Iranian Front Line Workers Always Prepared to be Imprisoned
Every morning, Pastor Navid and his wife, Shadi, wake up knowing they could be behind bars by nightfall. In Iran, where authorities infiltrate house churches and tap believers’ phones, Christians must always be prepared for the possibility of arrest and imprisonment.
For Navid and Shadi, however, the threat of imprisonment means little compared with their burden for those around them who don’t know Christ. Fortunately, the more they secretly share Christ in Iran, the more people they find who are ready to hear.
Before the couple married, Navid witnessed firsthand the persecution of Christians by Iran’s authoritarian Islamic regime. While serving in seven different cities, including the capital, Tehran, he saw more than 40 Christians arrested.
In one city, several Christians were arrested after the intelligence agency tapped a woman’s phone to identify local believers. In another city, Christians were arrested after a neighbor called police to report hearing Christian worship music. Elsewhere, someone pretended to be a Christian in order to infiltrate a house church. And at another location, a book of Christians’ names and church locations was stolen and given to police.
Navid said the Christians he knows haven’t denied their faith when confronted by authorities. Most of them serve less than a year in prison, sign a document pledging to not spread Christianity and are then monitored by authorities.
“For the people who were caught by police and arrested, their faith got stronger and their fear was gone because they experienced prison and police and there was no fear anymore,” Shadi said.
Iran’s Ministry of Intelligence and Security, an agency of 30,000 led by Iran’s Supreme Leader, monitors the activity of Christians and arrests those leading house churches. Police, Revolutionary Guards and the Basij, a volunteer group serving the Revolutionary Guard, help enforce restrictions on Christianity.
In prison, Christians are often tortured both physically and psychologically during the first few weeks following their arrest. They may then be imprisoned alongside violent criminals and even denied medical care.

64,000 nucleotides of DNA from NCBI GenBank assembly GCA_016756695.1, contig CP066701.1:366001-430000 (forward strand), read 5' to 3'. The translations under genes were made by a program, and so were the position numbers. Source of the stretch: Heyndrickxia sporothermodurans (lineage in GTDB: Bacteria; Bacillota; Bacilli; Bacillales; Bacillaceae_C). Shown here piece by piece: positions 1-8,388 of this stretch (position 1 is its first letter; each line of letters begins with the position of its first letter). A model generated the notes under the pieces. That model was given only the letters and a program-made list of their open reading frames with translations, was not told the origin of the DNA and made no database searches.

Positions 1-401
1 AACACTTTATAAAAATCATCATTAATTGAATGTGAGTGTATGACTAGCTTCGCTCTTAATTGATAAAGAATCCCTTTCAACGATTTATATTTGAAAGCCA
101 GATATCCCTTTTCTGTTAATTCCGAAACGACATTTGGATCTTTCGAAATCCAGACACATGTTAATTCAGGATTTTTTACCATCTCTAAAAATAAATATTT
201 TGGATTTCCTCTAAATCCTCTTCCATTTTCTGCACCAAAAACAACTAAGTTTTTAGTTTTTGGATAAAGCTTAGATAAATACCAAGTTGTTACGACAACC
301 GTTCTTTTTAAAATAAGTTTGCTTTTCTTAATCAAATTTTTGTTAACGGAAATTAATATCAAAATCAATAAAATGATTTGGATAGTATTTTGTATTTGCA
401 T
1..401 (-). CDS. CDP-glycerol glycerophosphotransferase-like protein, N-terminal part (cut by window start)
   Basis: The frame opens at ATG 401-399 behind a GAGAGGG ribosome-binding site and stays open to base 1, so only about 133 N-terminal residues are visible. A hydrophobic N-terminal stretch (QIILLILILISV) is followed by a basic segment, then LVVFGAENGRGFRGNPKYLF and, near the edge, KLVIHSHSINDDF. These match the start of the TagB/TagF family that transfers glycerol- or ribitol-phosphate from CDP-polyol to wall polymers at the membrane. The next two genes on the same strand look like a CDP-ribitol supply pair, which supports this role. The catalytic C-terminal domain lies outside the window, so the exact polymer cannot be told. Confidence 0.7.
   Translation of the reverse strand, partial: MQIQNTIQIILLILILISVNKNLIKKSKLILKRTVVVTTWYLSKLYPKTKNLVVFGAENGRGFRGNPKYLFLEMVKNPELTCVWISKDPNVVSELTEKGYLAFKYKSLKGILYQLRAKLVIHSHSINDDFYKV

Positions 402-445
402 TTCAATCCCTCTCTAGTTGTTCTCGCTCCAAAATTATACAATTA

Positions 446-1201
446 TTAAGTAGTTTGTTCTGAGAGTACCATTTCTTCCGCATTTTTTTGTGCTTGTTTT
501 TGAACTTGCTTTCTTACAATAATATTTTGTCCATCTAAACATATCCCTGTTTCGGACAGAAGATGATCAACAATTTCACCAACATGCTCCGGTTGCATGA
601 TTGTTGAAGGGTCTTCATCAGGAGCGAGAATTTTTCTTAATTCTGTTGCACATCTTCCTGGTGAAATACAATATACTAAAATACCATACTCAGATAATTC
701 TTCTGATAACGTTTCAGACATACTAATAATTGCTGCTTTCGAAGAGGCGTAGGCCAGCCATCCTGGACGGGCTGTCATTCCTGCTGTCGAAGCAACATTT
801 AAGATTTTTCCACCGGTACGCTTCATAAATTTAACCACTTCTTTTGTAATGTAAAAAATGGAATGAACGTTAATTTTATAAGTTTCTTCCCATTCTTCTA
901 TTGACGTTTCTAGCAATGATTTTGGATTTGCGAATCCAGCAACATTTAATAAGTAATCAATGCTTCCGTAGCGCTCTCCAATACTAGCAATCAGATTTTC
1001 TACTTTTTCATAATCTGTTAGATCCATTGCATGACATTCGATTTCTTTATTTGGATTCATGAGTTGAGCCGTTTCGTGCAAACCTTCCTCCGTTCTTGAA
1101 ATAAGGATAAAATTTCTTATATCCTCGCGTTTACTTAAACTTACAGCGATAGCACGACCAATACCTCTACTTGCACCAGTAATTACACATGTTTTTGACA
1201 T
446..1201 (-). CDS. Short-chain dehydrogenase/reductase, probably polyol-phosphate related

Most of the Christian leaders Navid knew in the seven cities where he worked are still believers, but they are no longer active in church service because of the risk.
“If they serve, the police will catch them very soon,” Navid said. “They are under control. My brother and my father must go to the intelligence police every week and sign a commitment that they won’t serve anymore.”
Covertly Sharing the Gospel in Iran
Iran became an Islamic Republic in 1979, after the Iranian Revolution. As a theocracy, its government is ruled by the authority of Islam. Today, nearly 99 percent of Iranian citizens are identified as Muslim, with less than 1 percent identified as Christian. However, the country’s experiment in Islamic rule has caused many Iranians to look beyond Islam for satisfaction.
After years of hardship, including economic sanctions, restricted freedoms and war, many — especially those born since the revolution — have become disillusioned with the establishment and are increasingly open to the gospel.
“We tell people that God … wants to love you and show His mercy to you,” Navid said. “He loves you and then step- by-step, He helps you to be righteous, and that is attractive to them. In Islam, they say that ‘God says you do this, but don’t do this.’ But this God is not like that god. This is not Allah. He loves you at first, and everything He has done is out of love for you.”
In addition to risking their freedom and even their lives for the gospel, Navid and Shadi must carefully navigate the processes of building relationships and working through societal values that contradict the gospel.
One such societal obstacle is the relatively low value and perceived role of women in Iran.
“In Islam, women are not precious,” Shadi said. “Men are more precious than women. Even in the families, women are less special than men, so the women in Iran are rejected. They are brokenhearted.”
In Christ, both women and men find their true worth. Shadi often shares John 3:17 with them: “For God did not send His Son into the world to condemn the world, but that the world through Him might be saved.”
“When they see this difference with Islam and what we say about God, they are attracted to the God we are telling them about,” Shadi said.
Equipping Front-Line Workers
VOM supports more than 40,000 front- line workers in 68 countries. We provide transportation, Christian literature, worship resources (such as hymnals and musical instruments) and other items tailored to specific needs and locations.
VOM is supporting Navid, Shadi and their church network with Bibles, evangelism tools and Christian literature. As they continue sharing the gospel, Shadi asks VOM supporters to pray for Iranians.
“Islam’s bondage on the people of Iran — please pray that this bondage is broken,” Shadi said. “We learn this bondage when we are reading [Bible] stories with people. When we are reading the stories with them, we are seeing that they … can’t think well.”
Navid and Shadi remain committed to serving on the front lines in Iran and helping free Iranians from bondage by leading them to Christ.